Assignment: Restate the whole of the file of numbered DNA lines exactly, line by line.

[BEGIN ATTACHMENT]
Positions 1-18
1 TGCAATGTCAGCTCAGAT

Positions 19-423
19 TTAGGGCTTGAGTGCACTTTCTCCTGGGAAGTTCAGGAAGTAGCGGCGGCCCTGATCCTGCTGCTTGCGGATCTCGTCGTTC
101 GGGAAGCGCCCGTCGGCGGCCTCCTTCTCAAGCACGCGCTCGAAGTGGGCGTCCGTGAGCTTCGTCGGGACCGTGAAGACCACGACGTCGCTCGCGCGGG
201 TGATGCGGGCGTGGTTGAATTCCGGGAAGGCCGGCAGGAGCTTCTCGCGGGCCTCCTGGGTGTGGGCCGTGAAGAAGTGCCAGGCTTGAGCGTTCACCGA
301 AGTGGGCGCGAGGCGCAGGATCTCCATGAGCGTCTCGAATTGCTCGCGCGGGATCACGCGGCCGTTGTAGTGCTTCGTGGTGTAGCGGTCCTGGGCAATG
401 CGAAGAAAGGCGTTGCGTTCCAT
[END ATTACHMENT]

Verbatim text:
Positions 1-18
1 TGCAATGTCAGCTCAGAT

Positions 19-423
19 TTAGGGCTTGAGTGCACTTTCTCCTGGGAAGTTCAGGAAGTAGCGGCGGCCCTGATCCTGCTGCTTGCGGATCTCGTCGTTC
101 GGGAAGCGCCCGTCGGCGGCCTCCTTCTCAAGCACGCGCTCGAAGTGGGCGTCCGTGAGCTTCGTCGGGACCGTGAAGACCACGACGTCGCTCGCGCGGG
201 TGATGCGGGCGTGGTTGAATTCCGGGAAGGCCGGCAGGAGCTTCTCGCGGGCCTCCTGGGTGTGGGCCGTGAAGAAGTGCCAGGCTTGAGCGTTCACCGA
301 AGTGGGCGCGAGGCGCAGGATCTCCATGAGCGTCTCGAATTGCTCGCGCGGGATCACGCGGCCGTTGTAGTGCTTCGTGGTGTAGCGGTCCTGGGCAATG
401 CGAAGAAAGGCGTTGCGTTCCAT